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Interaction of lipoprotein lipase with heparin–Sepharose. Evaluation of conditions for affinity binding

By Gunilla Bengtsson and Thomas Olivecrona


Lipoprotein lipases from a variety of sources have been shown previously to bind to heparin and some related polysaccharides. For the present studies lipoprotein lipase purified from bovine milk was used. 1. In batch experiments binding of the enzyme activity to heparin–Sepharose occurred relatively slowly, so that 30min was required for the system to come to near-equilibrium. In contrast, release of the enzyme activity from heparin–Sepharose by addition of salt to the liquid phase occurred rapidly. 2. Some binding was observed also with unsubstituted Sepharose, but this binding had a low capacity compared with that observed with heparin–Sepharose. High salt concentrations, heparin or deoxycholate decreased the binding to unsubstituted Sepharose. These factors also increase the solubility of the enzyme, which is low. 3. Addition of heparin to the liquid phase caused a concentration-dependent release of enzyme activity from the gel. These results suggested that the binding of the enzyme to heparin–Sepharose was mainly through interaction with heparin. 4. The enzyme activity was also quantitatively displaced to the liquid phase at increased concentrations of salt. Among the positive ions tested the following order of effectiveness was noted: Cs(+)≃K(+)>Na(+)>Li(+); and among the negative the following: SCN(−)>I(−)> NO(3)(−)>Br(−)≃Cl(−). The differences were quite large. Thus addition of 0.16m-KSCN (in addition to the 0.32m-NaCl originally present) displaced one-half of the enzyme activity to the supernatant, whereas 0.8m-LiCl only displaced one-quarter. 5. The distribution of heparin in the gel also profoundly influenced the binding. Two series of gels were studied. One series was made by mixing heparin–Sepharose with unsubstituted Sepharose. Results obtained with these gels were those expected from a series of decreasing volumes of heparin–Sepharose. In contrast, a series of heparin–Sepharoses made with different degrees of substitution gave quite different results. With these gels the amount of enzyme activity bound per amount of heparin increased markedly, whereas the salt concentration needed to displace the enzyme activity from the gel decreased markedly with decreased concentration of heparin in the gel. 6. On stepwise elution of small columns of heparin–Sepharose the enzyme activity was eluted over a remarkably wide range of salt concentrations. When enzyme eluted at one salt concentration was re-applied, it gave the same elution profile as enzyme previously eluted at other salt concentrations or the entire enzyme preparation. These and other results suggested that, whereas the enzyme preparation was rather homogeneous in its binding to heparin, the heparin preparation was polydisperse in binding of lipoprotein lipase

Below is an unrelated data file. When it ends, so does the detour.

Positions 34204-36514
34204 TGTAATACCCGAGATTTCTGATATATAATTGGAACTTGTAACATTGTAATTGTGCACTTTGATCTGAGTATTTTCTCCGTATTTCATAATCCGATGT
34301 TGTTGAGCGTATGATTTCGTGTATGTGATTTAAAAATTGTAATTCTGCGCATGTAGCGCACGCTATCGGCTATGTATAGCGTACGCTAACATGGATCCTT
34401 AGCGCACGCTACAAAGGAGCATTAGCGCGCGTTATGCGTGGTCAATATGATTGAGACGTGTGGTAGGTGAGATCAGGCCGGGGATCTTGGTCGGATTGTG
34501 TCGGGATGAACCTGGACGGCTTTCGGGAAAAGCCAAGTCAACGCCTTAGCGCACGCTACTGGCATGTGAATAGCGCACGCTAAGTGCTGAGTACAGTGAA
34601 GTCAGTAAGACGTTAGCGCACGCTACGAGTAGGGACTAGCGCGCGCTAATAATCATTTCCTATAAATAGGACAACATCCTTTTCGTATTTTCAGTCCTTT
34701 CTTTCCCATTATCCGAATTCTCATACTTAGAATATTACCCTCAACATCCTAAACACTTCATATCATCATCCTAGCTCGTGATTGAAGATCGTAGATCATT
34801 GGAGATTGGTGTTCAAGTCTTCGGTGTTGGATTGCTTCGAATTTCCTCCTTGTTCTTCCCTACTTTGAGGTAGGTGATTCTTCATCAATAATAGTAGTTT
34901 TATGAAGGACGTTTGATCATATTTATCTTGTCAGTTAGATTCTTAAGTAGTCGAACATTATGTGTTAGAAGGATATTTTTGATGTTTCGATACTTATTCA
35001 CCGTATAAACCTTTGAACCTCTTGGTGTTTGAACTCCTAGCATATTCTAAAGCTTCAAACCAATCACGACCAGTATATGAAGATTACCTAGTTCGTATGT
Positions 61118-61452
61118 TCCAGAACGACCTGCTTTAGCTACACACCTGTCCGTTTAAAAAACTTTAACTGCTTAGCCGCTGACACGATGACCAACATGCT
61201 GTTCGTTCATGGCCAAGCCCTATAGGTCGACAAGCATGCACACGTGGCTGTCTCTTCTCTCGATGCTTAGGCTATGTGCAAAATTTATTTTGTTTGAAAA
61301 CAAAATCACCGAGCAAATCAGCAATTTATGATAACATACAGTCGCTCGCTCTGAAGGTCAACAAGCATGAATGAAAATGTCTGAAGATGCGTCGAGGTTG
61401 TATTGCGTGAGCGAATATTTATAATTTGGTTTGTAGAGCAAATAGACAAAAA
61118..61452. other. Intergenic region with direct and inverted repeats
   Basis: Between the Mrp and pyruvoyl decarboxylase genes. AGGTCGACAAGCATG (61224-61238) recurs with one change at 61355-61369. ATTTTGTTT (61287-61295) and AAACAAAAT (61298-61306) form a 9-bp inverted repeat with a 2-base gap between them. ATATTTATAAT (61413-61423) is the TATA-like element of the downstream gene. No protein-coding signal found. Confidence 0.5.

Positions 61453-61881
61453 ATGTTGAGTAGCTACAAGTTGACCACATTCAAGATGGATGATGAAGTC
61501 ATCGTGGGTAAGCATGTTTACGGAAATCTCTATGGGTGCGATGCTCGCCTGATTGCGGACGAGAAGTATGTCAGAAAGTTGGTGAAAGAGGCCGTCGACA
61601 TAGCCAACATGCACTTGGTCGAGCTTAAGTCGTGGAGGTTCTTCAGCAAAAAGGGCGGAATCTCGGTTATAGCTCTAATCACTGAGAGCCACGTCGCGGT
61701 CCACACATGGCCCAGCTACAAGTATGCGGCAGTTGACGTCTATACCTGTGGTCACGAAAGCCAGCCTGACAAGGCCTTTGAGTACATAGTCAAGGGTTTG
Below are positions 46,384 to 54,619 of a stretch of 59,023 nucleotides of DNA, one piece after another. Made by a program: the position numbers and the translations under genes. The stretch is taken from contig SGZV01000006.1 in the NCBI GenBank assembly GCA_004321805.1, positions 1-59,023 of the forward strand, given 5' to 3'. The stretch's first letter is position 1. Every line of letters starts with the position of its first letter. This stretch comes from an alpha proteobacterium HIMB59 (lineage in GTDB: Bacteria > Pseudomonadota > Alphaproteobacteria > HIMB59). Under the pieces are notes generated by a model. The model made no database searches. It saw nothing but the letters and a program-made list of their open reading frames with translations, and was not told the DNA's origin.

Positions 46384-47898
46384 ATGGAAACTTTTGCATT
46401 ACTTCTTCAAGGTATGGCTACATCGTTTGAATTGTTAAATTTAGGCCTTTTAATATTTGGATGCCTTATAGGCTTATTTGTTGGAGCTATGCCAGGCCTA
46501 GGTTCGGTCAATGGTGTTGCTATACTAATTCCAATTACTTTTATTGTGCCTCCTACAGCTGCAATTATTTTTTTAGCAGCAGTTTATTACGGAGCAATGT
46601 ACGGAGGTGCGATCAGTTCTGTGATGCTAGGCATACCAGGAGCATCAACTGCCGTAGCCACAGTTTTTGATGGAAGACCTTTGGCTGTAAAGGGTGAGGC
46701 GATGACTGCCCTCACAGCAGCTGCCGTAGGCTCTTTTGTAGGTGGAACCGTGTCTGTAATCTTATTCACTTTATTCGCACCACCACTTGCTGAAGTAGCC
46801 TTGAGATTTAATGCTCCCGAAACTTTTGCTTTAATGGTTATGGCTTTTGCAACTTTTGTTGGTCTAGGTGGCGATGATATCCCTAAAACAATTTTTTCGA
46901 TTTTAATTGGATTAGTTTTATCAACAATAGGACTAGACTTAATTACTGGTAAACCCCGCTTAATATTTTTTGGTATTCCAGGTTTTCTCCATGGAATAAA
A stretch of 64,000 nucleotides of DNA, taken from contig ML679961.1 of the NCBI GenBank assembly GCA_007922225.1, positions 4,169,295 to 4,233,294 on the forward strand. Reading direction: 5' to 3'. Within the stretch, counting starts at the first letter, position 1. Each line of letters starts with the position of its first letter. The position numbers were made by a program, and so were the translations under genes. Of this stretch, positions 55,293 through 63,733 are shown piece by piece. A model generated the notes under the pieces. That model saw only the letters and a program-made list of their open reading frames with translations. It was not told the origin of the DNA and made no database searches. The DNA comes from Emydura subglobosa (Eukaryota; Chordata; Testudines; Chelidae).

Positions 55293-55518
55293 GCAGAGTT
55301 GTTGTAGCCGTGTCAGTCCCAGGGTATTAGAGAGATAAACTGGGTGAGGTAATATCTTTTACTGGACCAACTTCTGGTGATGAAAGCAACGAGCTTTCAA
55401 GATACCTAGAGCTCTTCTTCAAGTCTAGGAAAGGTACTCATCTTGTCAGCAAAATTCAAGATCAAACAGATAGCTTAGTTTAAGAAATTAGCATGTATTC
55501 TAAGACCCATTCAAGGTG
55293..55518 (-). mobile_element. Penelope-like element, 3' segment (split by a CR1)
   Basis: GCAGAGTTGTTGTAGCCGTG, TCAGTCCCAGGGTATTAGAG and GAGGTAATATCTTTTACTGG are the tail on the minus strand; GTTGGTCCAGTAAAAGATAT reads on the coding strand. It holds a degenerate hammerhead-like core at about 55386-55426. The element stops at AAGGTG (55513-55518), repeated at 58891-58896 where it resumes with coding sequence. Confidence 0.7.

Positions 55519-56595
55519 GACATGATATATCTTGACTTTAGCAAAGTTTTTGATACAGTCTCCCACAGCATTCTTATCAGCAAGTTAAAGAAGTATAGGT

Topics: Enzymology
Year: 1977
DOI identifier: 10.1042/bj1670109
OAI identifier:
Provided by: PubMed Central
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